What Frequency Band are the LFE in...

Discussion in 'Archived Threads 2001-2004' started by Richard_s, Apr 16, 2002.

  1. Richard_s

    Richard_s Second Unit

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    Sorry All I know I read this in a post here just can't seem to find it.
    I have the SA-wm40, Polyfilled (approx 18 oz - port left unobstructed), Placed on top of Oak platform with spikes, 40# barbell weight with felt pads on it place on top of case.
    I am interested in if even with these mods the subwoofer is going low enough to use for the LFE/Bass for HT. Not the "feel" but for the sound (loud explosions, gunfire etc). I never felt the Sa-wm40 was capable of "shaking the room".
    Right now as best I can tell using the AVIA sweep test I am -3db at 28hz-29hz definitely no booming. Maybe with some placement I can get it lower but given my room this may not be possible. Is this low enough for the frequency band used for the LFE/Bass effects.
    I also set my system at reference level and put on some music with heavy base and cranked up the subwoofer until my radioshack SPL meter read 110db (seemed boomy but I guess in this kind of test this is expected) and it appeared to handle this just fine (did not go to 121db just too loud OK for quick peaks maybe). I also left my Subwoofer set properly and cranked up the amplifier to 100db stereo only mode(JBL n26 + Sa-wm40) seemed clear and crisp was not aware of any distortion or booming.
    Can't find the Newbie thread/manual that was being worked on is that still around I wanted to read it through again
     
  2. Phil Iturralde

    Phil Iturralde Screenwriter

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  3. Harold_C

    Harold_C Stunt Coordinator

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    -3 dB at 30 Hz would provide very good performance in a home theater system. Doing better than that requires spending a lot of money on a sub/amp combination.

    I doubt that the Sony subwoofer will actually do that. I don't know the Thiel-Small parameters for that driver, but the cabinet size looks a bit small for a typical 12 inch driver to get that low in a vented enclosure. It's probably tuned with a peak at 50 or 60 Hz for efficiency, which is not the end of the world.

    The sub is almost certainly underpowered for full Dolby reference level output. However, room gain and other factors probably make it fine for volume settings say 3 to 6 dB below Dolby Reference Level.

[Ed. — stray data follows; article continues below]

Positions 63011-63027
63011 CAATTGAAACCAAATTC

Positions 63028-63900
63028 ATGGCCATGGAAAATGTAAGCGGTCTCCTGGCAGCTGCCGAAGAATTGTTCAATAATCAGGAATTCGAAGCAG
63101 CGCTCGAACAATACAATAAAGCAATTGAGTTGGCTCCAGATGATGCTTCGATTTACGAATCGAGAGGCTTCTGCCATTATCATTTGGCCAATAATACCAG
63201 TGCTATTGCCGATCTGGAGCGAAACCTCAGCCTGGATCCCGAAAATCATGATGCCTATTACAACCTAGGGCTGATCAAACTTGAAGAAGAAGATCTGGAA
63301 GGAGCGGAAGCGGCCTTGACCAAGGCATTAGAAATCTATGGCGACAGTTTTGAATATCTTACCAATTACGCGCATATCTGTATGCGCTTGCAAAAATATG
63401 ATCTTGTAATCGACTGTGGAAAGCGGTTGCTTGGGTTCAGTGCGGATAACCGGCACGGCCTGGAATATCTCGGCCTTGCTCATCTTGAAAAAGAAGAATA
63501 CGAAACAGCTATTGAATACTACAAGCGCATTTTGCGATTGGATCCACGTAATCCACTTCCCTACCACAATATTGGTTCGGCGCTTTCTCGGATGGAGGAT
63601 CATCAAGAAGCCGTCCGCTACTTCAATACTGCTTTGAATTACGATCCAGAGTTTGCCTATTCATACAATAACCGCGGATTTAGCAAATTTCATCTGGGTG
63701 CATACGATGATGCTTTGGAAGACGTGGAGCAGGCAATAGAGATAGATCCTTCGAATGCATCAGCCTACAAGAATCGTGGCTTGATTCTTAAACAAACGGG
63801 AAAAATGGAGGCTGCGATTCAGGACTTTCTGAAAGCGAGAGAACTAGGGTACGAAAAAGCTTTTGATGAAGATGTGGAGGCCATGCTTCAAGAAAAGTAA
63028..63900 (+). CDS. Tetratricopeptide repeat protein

I would just calibrate the sub to the same SPL as your other speakers on the Radio Shack SPL meter -- perhaps set the sub a few dB lower to compensate for the inaccuracies of the meter.

    It should sound fine up fairly close to Dolby Reference levels. My guess is that Sony follows standard Japanese design practice and builds so much current limiting and protection circuitry into the sub amp that it would be difficult to damage the subwoofer no matter what you do.
     
  4. Richard_s

    Richard_s Second Unit

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    Phil: Thanks I will read all the references.

    Harold:

    Glad to hear if I can get to 30Hz then this should do quite well for HT.

    When I run the AVIA sweep test from 200 down to 20 there are peaks and valleys (some +6 db some -6db but they are narrow bands). In general it holds +/-3 db over this band. The warble test also holds quite level and seems very uniform throuought the test to my ears.

    The Sony holds (with the mods described) from 65 down to 30 (definitely) within a band of +/- 3db so I guess that seems quite good for a subwoofer of this size. Not sure what is meant by a "tuned peak" and what that means to subwoofer performance, I am still learning. I set the power level of the sub to match the mains in the AVIA setup. After doing the crossover adjust I go back and tweak the level a tad (they seem to interact). In the AVIA front speaker set-up I can run the main adjusted to 85db and by cranking the volume all the way up on the subwoofer keeping the receiver set for the 85db I can get to approx 112db from the subwoofer seems quite good but can not tell if distorted.
     
  5. Harold_C

    Harold_C Stunt Coordinator

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  6. Richard_s

    Richard_s Second Unit

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    Phil:
    In reading the links you supplied it raised a question. I am leaning towards getting the Denon 1602. This has a subwoofer output that according to what I can find out is not affected by the "small" speaker setting (80hz) rather one has to use the subwoofer crossover to balance. In the links it talks about the receiver needing to MIX the LFE and the redirected bass to the subwoofer output. Does the Denon unit do this? I was planning to set up the system making all the JBL's "small".
    Harold:
    Yes I am sure room gain has alot to do with it. With the modifications I was able to eliminate the "boom" and allowed for me to move the Subwoofer into positions in the corner it is in to bring up the base while not having the subwoofer boom. I do not have a great room to deal with so I am happy with the results. the room is 16x24 with a cathedral 14 foot peak in the middle right were the TV and the listening positions are.
    Have to go rent "phantom menace" and see how the system sounds the ultimate test.
    I assume an "anechoic chamber" is one devoid of acoustic gains.
    Thanks for you input.
     

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